A guide to Nordic lingo.
Do you like to sweat in cold weather? Do you like to wear tight clothing? Do you like to ski with great difficulty up hills before flailing down on flimsy gear? Do you know what lutefisk is, and how it’s made—and still eat it? If you answered yes to any of these questions, then Nordic skiing is for you. But like anything that comes from Scandinavia, there will be suffering—it’s what they do best up there. Well, that and producing expensive designer home furnishings. Anyway, before you go, here’s some handy lingo to get you started.
Classic—Cross-country skiing technique characterized by your skis being parallel and opposite-leg/opposite-arm motion. This also how your Dad refers to his Buick, the ugly down vest he’s worn since the Nixon administration, and the Doobie Brothers.
Biathlon—An event combining cross-country skiing and marksmanship. Athletes ski prescribed interval distances with stops at a shooting range for both prone and standing attempts at targets with .22 caliber rifles. In Montana, a Winchester lever-action carbine and edible wild creatures are substituted as weapon and target.
Waxless base—Directional scales cut into classic striding skis for traction. Also, a hairy butt.
Rollerskis—Off-season wheeled training tool for Nordic skiers. These can be an annoying and dangerous scourge on narrow, winding roads such as Hyalite or Bridger Canyon, where rollerskiers feel compelled to skate.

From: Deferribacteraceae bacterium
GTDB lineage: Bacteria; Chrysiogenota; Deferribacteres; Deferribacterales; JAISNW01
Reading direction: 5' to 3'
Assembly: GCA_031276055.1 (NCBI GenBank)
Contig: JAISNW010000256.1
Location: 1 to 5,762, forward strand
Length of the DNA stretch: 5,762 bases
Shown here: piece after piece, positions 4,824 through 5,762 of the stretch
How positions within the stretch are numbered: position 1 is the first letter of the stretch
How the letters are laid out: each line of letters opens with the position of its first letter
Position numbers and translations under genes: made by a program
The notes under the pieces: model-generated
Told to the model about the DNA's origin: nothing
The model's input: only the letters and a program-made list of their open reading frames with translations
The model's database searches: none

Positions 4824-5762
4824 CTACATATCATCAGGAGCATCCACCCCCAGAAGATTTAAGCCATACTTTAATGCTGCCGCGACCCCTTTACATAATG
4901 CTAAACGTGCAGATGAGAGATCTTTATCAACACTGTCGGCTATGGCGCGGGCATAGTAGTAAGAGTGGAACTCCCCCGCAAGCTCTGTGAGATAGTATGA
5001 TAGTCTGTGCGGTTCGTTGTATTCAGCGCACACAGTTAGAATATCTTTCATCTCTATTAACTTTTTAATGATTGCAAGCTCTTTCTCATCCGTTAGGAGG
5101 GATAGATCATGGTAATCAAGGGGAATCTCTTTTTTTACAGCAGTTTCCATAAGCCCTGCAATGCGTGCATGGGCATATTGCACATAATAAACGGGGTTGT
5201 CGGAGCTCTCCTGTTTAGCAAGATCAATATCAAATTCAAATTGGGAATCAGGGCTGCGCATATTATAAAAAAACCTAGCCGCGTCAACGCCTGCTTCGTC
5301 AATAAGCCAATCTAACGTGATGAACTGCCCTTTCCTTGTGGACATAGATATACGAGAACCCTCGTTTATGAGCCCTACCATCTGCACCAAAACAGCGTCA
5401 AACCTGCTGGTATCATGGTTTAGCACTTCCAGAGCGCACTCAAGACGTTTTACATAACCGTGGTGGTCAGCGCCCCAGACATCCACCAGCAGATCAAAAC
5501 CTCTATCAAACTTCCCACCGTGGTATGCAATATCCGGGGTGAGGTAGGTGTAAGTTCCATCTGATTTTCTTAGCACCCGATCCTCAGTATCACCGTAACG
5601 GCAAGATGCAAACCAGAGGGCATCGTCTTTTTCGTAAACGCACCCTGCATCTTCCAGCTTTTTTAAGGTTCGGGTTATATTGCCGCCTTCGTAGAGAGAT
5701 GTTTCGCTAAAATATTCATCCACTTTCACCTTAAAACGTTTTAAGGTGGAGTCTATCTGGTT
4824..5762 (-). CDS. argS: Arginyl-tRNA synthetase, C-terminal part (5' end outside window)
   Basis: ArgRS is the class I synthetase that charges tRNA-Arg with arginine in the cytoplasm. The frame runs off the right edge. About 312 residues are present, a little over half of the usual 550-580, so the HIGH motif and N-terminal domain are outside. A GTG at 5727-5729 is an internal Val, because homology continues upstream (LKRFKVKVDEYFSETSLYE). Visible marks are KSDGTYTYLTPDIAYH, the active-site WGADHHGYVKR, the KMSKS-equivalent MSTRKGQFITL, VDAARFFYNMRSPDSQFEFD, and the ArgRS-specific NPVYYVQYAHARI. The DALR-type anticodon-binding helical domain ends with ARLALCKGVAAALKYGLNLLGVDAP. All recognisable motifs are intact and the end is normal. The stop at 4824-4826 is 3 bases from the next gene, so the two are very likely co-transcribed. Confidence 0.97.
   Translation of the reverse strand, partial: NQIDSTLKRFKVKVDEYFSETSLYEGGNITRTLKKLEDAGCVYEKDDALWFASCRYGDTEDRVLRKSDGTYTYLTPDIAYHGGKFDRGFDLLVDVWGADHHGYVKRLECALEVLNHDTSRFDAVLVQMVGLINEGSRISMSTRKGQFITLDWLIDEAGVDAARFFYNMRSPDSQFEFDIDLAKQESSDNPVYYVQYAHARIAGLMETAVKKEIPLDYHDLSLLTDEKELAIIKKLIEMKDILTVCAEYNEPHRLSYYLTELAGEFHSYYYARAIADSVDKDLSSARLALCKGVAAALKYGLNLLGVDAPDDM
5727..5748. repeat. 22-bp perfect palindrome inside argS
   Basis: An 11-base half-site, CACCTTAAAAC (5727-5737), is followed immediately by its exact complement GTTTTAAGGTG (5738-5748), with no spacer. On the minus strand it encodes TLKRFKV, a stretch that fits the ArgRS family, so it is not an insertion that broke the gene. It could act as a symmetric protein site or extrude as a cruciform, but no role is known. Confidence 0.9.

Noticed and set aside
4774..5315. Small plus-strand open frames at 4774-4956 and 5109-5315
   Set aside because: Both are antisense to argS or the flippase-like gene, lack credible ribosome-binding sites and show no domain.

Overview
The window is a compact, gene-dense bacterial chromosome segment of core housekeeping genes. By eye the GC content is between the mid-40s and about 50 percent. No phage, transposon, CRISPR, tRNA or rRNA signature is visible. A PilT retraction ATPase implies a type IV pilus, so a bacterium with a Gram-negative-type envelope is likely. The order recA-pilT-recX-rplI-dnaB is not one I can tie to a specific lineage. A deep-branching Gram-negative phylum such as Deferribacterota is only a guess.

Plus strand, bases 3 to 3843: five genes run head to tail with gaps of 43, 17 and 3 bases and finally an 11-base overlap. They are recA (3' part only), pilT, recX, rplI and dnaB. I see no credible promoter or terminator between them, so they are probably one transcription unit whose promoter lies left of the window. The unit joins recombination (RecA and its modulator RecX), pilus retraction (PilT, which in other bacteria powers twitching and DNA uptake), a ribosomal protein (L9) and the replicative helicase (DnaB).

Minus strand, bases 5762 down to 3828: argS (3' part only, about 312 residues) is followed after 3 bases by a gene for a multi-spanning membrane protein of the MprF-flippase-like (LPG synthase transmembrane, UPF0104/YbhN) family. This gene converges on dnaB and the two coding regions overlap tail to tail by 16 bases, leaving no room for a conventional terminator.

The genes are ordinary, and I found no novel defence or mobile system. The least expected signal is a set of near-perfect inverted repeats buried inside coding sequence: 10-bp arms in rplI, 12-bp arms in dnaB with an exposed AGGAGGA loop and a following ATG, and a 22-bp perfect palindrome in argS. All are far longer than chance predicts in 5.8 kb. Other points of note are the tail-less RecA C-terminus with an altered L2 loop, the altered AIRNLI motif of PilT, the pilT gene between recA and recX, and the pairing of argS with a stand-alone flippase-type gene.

Skate Skiing—the Nordic equivalent of road cycling, complete with spandex clothing, overpriced carbon-fiber equipment, widespread doping scandals, and super tight proprietary hats.
Sitzmark—A divot in the snow left by a crash. Not to be confused with a skidmark, which is gross.
New Nordic Norm (NNN)—A boot/binding system known for its comfortable flex and efficient ski control. This system was created in 1985, so it’s really not that new, but Nordic skiers actually enjoy skiing uphill, so they’re obviously a little slow.
Herringbone—Skiing technique used to climb hills. But also the skeletal structure of an oily fish found commonly in Nordic waters, where they are caught, salted, smoked, marinated, pickled, fermented and creamed. Mmmmm, creamed fish.
Kick Wax—Provides grip on the snow when weight is transferred onto the ski. It’s also the name of the new house band at the Cat’s Paw.
VO2 Max—The maximum capacity of an individual's body to transport and use oxygen during exercise, which is important in Nordic skiing. It’s also a great name for a trendy outdoor energy drink. Or a new truck engine. Investors, feel free to call me.
Birkebeiner—Famous 34-mile American Nordic race from Cable to Hayward, WI. Not to be confused with the yuppie-favored strapped leather sandals commonly worn with wool socks and condescension.
Poles—Used for balance and pushing power, Nordic poles are longer than alpine poles. And… that’s what she said.